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SUNDAY, 20 APR 2014
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Expressive collection ‘aspires toward the condition of music’
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BEIRUT: French novelist Victor Hugo was putatively thinking about William Shakespeare when he wrote, in the 1860s, that “music expresses that which cannot be put into words and cannot remain silent.”

About a decade later, English critic and writer Walter Pater wrote that “All art constantly aspires toward the condition of music.” No doubt there are many such maxims in many languages.

Perhaps one or more of these proved to be of some inspiration to Lebanese artists Soraya Obeid and Paula Salem. The pair are co-stars of an exhibition of their recent paintings at Joanna Seikaly Gallery in Gemmayzeh. Though untitled, the show’s works are all inspired by music, despite Obeid and Salem working in quite different styles.

Salem’s paintings can be described as colorfully chaotic. Working mainly in acrylics and mixed media, her pieces are discrete explosions of bright multiply-hued abstractions.

“My Galaxy,” her large (180x120cm) mixed media on canvas mingles oranges, black, yellows and greens. Bits of broken records have been glued to the canvas and painted over – the fragments Salem’s representations of planets.

Her galaxy is literally comprised of music – at any rate the technologies that have been used to record music – and the colorful brushstrokes overlaying them can be read as melodic waves trying to intertwine with one another.

In “Red Note” (100x100cm), the artist assaults a somber blue and purple background with gouts of yellow, white and red.

Only after having absorbed this confusion of color does the onlooker realizes that there is a LP affixed to the upper-left hand side of the work.

It is as though the LP – which has been broken into two parts – were the source of the jets of red paint shooting across the canvas, as though the broken record were bleeding.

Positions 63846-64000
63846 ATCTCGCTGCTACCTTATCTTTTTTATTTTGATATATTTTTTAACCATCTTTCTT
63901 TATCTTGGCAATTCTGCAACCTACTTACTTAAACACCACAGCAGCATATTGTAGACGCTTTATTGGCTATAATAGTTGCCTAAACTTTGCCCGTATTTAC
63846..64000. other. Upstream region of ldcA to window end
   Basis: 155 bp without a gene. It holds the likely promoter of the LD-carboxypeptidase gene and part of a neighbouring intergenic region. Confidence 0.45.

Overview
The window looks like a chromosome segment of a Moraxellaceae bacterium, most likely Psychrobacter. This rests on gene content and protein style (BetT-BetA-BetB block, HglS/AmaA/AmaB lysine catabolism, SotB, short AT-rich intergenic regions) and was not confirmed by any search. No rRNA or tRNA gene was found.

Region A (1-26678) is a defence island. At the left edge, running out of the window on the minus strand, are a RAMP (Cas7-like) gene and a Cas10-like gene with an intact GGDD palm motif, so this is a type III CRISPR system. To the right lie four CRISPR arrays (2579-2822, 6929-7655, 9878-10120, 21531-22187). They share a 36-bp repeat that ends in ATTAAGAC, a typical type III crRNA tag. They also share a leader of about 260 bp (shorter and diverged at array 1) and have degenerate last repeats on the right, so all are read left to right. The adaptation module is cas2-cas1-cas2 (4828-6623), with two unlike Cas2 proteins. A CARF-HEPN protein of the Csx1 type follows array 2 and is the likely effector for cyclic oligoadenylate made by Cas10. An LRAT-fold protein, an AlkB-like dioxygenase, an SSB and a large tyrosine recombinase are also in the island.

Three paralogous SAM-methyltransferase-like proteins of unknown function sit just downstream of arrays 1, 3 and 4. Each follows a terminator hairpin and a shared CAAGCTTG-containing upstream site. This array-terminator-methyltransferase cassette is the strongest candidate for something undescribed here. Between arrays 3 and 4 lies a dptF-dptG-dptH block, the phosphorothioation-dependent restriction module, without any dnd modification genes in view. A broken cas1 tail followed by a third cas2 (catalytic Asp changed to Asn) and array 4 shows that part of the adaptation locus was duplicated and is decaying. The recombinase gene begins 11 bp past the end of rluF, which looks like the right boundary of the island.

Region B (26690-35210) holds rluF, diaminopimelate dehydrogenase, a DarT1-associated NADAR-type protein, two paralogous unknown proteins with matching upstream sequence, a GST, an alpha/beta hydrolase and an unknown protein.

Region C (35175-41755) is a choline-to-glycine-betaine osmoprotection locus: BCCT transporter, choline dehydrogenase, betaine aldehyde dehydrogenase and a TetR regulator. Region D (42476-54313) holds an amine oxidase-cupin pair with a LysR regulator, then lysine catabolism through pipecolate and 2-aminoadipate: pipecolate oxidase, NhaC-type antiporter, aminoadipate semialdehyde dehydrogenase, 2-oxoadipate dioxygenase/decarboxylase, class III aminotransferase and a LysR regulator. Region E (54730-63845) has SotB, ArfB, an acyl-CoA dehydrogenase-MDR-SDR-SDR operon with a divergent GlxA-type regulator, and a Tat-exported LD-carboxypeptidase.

If the “red note” in question represents waves of blood-colored music, you’re left wondering whether the broken record can also be read in metaphorical terms – politics being among the many forces that can dampen music.

Obeid’s artwork works within a calmer, more restrained palette, implying a perhaps more spiritual, quality.

“The Voice of the Heart” (oil on canvas, 120x100cm) deploys a much more subdued range of hues than any of Salem’s works.

Browns, off-whites and hints of yellow appear to be cast in arcs across the canvas, as seen from the calm of interplanetary distance. Having lost momentum, the lines of force take on the aspect of runoff, or perhaps icicles.

It’s no surprise that with all this color the onlooker’s eye is drawn to the quiet heart of the cyclone, helpfully rendered as a whitewashed red spot in the center of the piece.

Alongside Salem’s riotous color there is a sense of gloom and an almost eerie quality about Obeid’s work.

In other works, Obeid makes use of a brighter and more upbeat palette. “The Embrace” (90x90cm) juxtaposes warm and cold colors, almost in symmetry.

Here too the principal colors – purples, blues and grays – seem to be in motion, as though moving in time with some unheard melody.

Obeid represents music as a landscape – though some onlookers may have difficulty relating the two.

Fortunately, all the paintings are equipped with brief exhibition tags that point out the relationship between Obeid’s oils and music.

Both artists utilize dynamic brushstrokes in creating their work, creating an impression of constant motion. What better way to aspire to the condition of music?

Soraya Obeid and Paula Salem’s works are on display at Gemmayzeh’s Joanna Seikaly Gallery until Oct. 4. For more information, please call 70-776-711.

 
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